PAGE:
Posted On 17/01/2023
In The Beginning
I was born in 1973 in a Royal Air Force Hospital in Wegberg, Germany, to two incredible human beings I came to know and love as Mum and Dad.
Since then I have often wondered about the importance of an Oxford comma, compared to actually rolling up your sleeves and being paid to be professionally curious about life.
After a stint at Cardiff Journalism School, I came to the conclusion that the Oxford comma is important, but not as important as: 1) writing for pleasure and 2) writing to raise up people’s voices who don’t have as much of an equal footing in the mainstream media.
Early in my career as a staff journalist at the turn of the millennium, I found myself drawn to the more pleasurable stories such as human interest, the funnies and the occasional animal star turn.
These days as a freelancer based in Lancashire, my writing interests cover all kinds of stories in a unique signature style of writing that blends blogging and professional journalism skills.
Through the love and support and belief of my family and friends, life has carved me into a blogalist who writes blogalism. And do you know what? It’s not going too bad so far…
Artist David Shrigley described my piece on his show How Are You Feeling? as the ‘best of the bunch’. Luck knew no bounds, when I was able to follow in the footsteps of one of my writing heroes Hunter S. Thompson, some forty years after his original piece and write about the 138th Kentucky Derby. Actor and comedian Sophie Willan’s TV debut Alma’s Not Normal became a BIG hit during coronavirus lockdown, this much I already knew from years before. This piece of blogalism on Sylvia Plath was written for pure pleasure. And why not? I’ll always have a special place in my heart for The World’s Shortest Poem and Muhammad Ali because of its subject matter and its regular number 1 position in the Google rankings. And here’s a last little toot on my own trumpet, amazingly the Speaker of the House of Commons, Sir Lindsay Hoyle, emailed me his appreciation of this blog on him and the Lancashire accent.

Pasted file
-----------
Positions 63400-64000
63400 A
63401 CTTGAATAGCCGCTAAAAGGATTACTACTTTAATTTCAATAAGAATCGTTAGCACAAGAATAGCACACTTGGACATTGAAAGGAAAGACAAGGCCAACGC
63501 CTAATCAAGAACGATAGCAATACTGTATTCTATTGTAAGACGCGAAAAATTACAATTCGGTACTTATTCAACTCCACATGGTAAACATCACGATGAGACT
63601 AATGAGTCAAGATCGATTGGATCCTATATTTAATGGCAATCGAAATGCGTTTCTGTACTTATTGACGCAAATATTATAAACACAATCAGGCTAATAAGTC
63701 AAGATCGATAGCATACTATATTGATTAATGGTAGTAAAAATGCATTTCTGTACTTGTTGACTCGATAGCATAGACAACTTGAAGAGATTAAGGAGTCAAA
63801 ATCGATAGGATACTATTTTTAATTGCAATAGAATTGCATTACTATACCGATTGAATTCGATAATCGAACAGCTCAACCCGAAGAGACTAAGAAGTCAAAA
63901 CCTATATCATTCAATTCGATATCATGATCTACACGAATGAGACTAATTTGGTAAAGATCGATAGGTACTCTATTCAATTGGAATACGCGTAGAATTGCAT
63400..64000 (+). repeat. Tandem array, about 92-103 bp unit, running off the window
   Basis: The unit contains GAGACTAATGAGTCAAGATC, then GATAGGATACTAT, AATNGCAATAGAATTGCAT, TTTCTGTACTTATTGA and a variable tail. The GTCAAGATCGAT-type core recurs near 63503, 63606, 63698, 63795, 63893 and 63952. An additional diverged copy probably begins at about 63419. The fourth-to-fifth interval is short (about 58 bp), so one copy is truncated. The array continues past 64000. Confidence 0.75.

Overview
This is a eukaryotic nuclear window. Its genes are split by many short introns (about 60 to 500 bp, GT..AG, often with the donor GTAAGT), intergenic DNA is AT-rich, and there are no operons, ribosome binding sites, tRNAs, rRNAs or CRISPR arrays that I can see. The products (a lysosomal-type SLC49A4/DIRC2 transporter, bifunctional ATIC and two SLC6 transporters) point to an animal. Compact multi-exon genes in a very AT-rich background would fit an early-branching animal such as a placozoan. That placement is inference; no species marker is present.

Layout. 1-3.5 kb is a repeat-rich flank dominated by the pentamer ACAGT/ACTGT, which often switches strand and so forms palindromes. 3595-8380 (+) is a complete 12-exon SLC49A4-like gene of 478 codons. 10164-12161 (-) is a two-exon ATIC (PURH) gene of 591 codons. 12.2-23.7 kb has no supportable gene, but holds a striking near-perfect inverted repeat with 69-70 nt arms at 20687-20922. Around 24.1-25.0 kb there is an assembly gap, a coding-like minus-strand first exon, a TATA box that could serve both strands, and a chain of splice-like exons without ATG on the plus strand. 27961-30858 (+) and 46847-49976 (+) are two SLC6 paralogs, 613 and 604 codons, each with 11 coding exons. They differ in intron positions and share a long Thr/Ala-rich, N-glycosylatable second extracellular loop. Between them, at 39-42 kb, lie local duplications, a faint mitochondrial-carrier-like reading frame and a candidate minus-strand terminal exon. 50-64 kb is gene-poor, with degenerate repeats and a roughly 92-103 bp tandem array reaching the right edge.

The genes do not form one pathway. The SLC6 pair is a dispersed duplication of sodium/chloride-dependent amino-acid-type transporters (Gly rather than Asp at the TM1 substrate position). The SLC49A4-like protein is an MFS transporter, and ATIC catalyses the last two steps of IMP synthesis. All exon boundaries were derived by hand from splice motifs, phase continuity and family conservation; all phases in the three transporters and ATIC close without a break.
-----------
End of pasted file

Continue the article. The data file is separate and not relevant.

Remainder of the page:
Another equally important string to my bow is helping people who are stuck for words.
I like to work with people in a thoughtful and collaborative way. I tend to find myself working with artists, producers, creatives in general, communication experts, entrepreneurs and business people, disabled and dyslexic people, health and food people, academics and students, all in order to help them grow in confidence, develop their ideas, their voice and fulfil their potential.
Please see recommendations on Welcome and Services.
My way with words is well-researched, informative, often humorous, told in an easy conversational style I call blogalism. The resulting read often turns out to be threaded with humour, hope and humanity. Oh and the odd snarky comment from time to time too.